Globe and Mail
Canada, U.S. pact on refugees flawed, lawyer says
2 Feb. 2007
Three refugee advocacy groups are mounting a legal challenge to the Safe Third Country Agreement between Canada and the United States, arguing that the United States is not a safe country for all refugees and that the agreement is unconstitutional.
Canada should not automatically send refugee claimants at the border back to the United States, and to do so is a breach of the Charter and of international refugee and human-rights law, Toronto lawyer Barbara Jackman said.
"It's not often someone goes to court moving to strike out an entire government program," said Ms. Jackman, who will argue the case Monday in Federal Court on behalf of the Canadian Council for Refugees, Amnesty International and the Canadian Council of Churches.
The Safe Third Country Agreement, implemented in 2004, requires refugee claimants to seek protection in the first country they reach, and has resulted in a dramatic drop in the number of asylum claims in Canada to just 23,000 last year, from an average of 30,000 annually a decade earlier.
Ms. Jackman, Lorne Waldman and other lawyers have worked for months on the legal bid to overturn the agreement and have a voluminous file of affidavits from U.S. refugee experts and scholars. "The designation of the U.S. as 'safe' is an error," their factum states.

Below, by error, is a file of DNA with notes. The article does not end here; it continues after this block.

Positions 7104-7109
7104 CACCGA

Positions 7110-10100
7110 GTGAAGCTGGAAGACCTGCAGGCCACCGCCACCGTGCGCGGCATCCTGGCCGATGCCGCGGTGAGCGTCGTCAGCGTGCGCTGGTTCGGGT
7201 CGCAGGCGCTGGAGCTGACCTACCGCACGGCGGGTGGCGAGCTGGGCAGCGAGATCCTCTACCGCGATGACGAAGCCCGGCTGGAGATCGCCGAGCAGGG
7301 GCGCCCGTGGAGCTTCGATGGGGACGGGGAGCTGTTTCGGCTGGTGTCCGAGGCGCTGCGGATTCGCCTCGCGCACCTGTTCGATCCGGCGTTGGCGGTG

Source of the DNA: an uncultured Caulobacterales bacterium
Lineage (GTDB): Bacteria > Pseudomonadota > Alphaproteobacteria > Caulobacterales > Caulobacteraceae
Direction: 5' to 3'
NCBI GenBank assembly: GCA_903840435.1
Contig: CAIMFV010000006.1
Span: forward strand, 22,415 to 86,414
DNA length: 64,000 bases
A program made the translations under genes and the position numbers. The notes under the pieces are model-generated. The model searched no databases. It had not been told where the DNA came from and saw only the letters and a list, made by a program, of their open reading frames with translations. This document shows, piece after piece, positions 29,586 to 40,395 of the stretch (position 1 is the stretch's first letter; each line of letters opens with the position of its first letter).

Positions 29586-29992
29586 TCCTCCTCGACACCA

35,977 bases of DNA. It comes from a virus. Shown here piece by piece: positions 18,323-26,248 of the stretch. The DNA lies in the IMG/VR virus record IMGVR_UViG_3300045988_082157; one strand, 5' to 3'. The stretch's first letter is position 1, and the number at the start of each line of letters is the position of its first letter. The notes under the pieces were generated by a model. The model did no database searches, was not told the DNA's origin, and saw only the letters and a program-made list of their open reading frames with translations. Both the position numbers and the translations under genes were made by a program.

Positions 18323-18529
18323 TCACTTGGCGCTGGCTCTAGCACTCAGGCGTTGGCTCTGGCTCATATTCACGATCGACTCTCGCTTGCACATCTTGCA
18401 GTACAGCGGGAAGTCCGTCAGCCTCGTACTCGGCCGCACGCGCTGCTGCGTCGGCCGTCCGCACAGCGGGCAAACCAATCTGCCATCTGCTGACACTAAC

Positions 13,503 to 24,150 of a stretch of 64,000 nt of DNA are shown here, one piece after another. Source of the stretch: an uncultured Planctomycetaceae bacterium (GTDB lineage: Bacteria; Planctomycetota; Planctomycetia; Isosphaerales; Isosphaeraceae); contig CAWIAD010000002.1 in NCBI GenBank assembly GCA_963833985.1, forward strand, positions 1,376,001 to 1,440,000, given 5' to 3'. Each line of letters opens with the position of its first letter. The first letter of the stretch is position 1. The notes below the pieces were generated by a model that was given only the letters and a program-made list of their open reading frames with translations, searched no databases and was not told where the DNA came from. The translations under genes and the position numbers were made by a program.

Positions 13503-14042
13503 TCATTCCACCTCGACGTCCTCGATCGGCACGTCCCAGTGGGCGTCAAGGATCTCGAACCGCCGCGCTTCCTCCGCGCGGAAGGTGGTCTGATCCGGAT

International refugee conventions stipulate refugees will not be sent back to a country where their life would be threatened due to their race, religion, nationality, social group membership or politics.
However, leading U.S. academics on asylum law outline several problems with the U.S. refugee system, including: the deadline of one year to file a refugee claim; excessive use of detention; restrictions on appeals; overbroad provisions excluding refugee claimants who are deemed to have provided "material support" to terrorists.
As well, Ms. Jackman will argue that the United States does not respect the UN Convention Against Torture, but sends people back to countries where they are tortured, and also operates a "rendition" program, where suspects are extradited to third countries for interrogation and torture.
"Maher Arar is a good example. He was sent to Syria and tortured . . . ," she said.
The government is expected to argue that the Safe Third Country Agreement is constitutional and that the differences between the U.S. and Canadian refugee systems are not significant.
Colombians have been the most adversely affected by the agreement, Janet Dench, executive director of the Canadian Council for Refugees, noted. In 2004, Colombia was the leading source for claims made in Canada, with an 80-per-cent acceptance rate. The agreement has reduced Colombians'claims by 70 per cent, since almost all are made at the border.
The United States has a lower acceptance rate for Colombians, according to Ms. Dench. If claimants paid bribes to rebel groups fighting to overthrow the Colombian government, they are automatically disqualified from seeking asylum, even if they did so under duress to save their lives, she added.